Hello from the other side of the ocean. I’m back in Columbia, Missouri, beloved little college town, experiencing less culture shock than I expected to.
There was the initial whoa of the Baltimore airport: large people clutching super-large fountain drinks, families dressed in matching tee-shirts, the informality with which strangers spoke to each other.
But it’s not exactly difficult to acclimate myself to all this comfort, a lifestyle as squishy as my dream foam mattress topper. There is water everywhere. Bathrooms. Late-night food, clothing dryers, Wi-Fi. The strangest and best change is having my car back. I no longer have to plan my day around how far my tired feet or broken bike will be able to carry me.
I appreciate things more. Driving makes me giddy. Libraries a wealth of stories and information, all free and in English. Baths the perfect cure to a long day. Friends.
My friend Josephine came to visit for a few days, and it was so much fun to see Kansas City again, on my own, as an adult with a car. While she went to a wedding, I explored the Power and Light District, went to the art museum, took some pictures and took the free tram around town. We went to my parents’ house in Clinton and hung out with them and the new puppy for awhile, lingering over long meals, making failed macarons, reading the Atlantic, talking law and politics and life choices.
On that end, it’s really good to be back.
But there’s a certain strangeness, too. The path I’m currently on, a path of uncertainty and last-minute decisions, doesn’t exactly invite stress-free living.
I keep thinking about my English Capstone course the last semester of college, The Black Bildungsroman. It was my first experience considering the coming-of-age genre as a form. We talked about Goethe’s “Sorrows of Young Werther,” then focused on African literature (Camara Laye, Chimamanda Ngozi Adichie…). We talked about the advent of the teenager and about the elements of growing up: leaving the parents, embarking on a quest, taking an apprenticeship. We talked about liminal stages: the limbo transition period between childhood and adulthood. They can also exist between countries or cultures, and it’s a good place to get lost.
Maybe it’s a little silly, but my stint in France has me thinking liminal stage all the time. Here (the States, Missouri, the anglophone world, whatever) doesn’t feel completely like home anymore. It’s lovely and it’s comforting, but it’s missing something now. Some people assume that my time there has been just for fun, that I’ll come back to the States and stay and be a French teacher. But I don’t think I want that. I’ve worked so hard to integrate to a new culture, new life, new language. I don’t want to just forget that. But France certainly isn’t completely home either. Is that what you give up when you leave, ever having a home?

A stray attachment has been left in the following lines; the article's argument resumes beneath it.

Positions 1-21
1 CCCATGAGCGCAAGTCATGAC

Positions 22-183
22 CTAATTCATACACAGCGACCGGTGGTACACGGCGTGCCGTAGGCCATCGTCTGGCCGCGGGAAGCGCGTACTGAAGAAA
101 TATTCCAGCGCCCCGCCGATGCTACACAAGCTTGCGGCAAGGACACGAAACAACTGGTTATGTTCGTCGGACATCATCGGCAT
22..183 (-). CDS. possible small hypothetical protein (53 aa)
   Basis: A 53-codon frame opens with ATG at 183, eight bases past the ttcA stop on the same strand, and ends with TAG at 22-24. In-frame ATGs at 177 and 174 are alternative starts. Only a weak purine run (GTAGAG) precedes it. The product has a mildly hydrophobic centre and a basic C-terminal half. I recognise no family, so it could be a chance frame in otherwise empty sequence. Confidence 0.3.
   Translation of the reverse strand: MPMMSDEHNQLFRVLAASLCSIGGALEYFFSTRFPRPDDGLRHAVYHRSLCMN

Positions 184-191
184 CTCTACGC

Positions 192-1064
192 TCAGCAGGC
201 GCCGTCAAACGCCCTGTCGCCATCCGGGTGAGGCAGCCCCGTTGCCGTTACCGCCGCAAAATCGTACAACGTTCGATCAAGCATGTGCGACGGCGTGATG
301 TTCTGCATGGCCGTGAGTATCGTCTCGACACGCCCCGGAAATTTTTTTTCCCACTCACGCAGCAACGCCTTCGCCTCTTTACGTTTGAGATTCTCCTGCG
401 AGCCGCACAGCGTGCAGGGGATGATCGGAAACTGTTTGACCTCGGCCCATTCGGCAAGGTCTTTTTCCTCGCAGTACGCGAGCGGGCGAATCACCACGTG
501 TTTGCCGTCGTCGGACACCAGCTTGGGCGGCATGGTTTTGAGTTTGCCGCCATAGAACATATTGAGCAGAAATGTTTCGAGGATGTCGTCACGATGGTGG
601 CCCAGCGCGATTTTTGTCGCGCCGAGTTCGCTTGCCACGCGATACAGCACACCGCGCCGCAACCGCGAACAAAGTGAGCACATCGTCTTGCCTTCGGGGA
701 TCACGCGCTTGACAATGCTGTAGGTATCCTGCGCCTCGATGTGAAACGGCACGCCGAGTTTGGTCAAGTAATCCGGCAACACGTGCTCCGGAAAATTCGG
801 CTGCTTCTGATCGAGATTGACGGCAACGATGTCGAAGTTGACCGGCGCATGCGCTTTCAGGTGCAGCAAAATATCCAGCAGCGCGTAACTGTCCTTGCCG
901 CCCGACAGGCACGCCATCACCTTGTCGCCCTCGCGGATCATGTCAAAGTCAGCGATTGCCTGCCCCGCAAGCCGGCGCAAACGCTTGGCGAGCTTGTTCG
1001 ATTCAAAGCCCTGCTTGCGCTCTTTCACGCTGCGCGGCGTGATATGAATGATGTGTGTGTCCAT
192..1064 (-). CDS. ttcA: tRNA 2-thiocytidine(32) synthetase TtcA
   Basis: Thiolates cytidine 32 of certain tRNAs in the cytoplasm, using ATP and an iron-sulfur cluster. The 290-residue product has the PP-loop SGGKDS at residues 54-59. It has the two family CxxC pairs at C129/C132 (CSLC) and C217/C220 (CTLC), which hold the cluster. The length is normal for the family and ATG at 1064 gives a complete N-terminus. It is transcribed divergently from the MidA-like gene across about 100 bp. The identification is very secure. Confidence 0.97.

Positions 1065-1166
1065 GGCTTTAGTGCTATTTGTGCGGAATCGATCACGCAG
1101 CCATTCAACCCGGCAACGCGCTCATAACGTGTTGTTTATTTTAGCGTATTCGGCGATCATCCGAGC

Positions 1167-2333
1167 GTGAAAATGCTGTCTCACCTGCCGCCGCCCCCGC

When I think of my future, my actual future, I see static, the black fuzzing of an old TV screen. The best I can do is conjure a vision of myself as I’d like to be: elegant and glamorous with great hair and a classic trench coat, working at a successful career in Paris, Chicago, or NYC, something somehow both stable and creative. In my free time, I’m going to shows and working on a cookbook and talking to interesting people from all over the world in two languages. Writing.
How do I get there, and where is it I want to go? I don’t have a real clue. My choices are endless, and that’s both a blessing and a curse.
I think that’s the mal du siècle of my generation in this century. We are paralyzed with possibility.
Already, I feel old. Laughable: I’m 23. But half of my peers (or so it seems) are marrying, moving, having children. The other half are working on careers. I am scrounging for a job at a sandwich chain.
I’m eager to start work on my own elusive career, but…I have decided to return to France in the fall. I have a contract renewal for the same crazy, fun, stressful, organizational nightmare of a job, this time somewhere in the south of France. That was what did it, the promise of so much sun. And I’m young enough and career-less enough and unattached enough to just go.
But sometimes here, lounging on a pool chair where I’m crashing at my brother’s place for a month, filling out applications for temporary jobs that fill me with dread, I feel like I’m hiding out from real life.
I have to remember, though, that this is real life. Mine. It’s just a bit different from what I ever expected. Messy. But it’s not like I’ve been wasting my time. My dad said something that helped me.
“I’m going to bet you learned more during your time in France than you could possibly learn in a year of college,” he said.
He was right. I thought out loud.
I learned how to teach. That was no small thing.
I read about 45 books, from classic thriller Silence of the Lambs to Gatsby to a nonfiction exploration of French cheese.
I learned how to stand up for myself, argue, and solve my own problems…en français.
I started learning Turkish, visited dozens of French cities, and mastered the metro.
I gave my cooking skills a real workout, talked to hundreds of strangers, applied and was accepted to a Masters program, and learned how to ride a bike in busy city traffic. The list goes on.
Now I’m spending the summer chasing around a toddler and a little boy (they are both so big now; it’s amazing) and I’m looking for another job. Fingers crossed it has some character. Like the coffee shop I’m in right now, Tom Petty on the radio and crowds of old men and hipsters smoking outside. I could be making Greek omelets and lattés and saving for that unknowable and glorious future.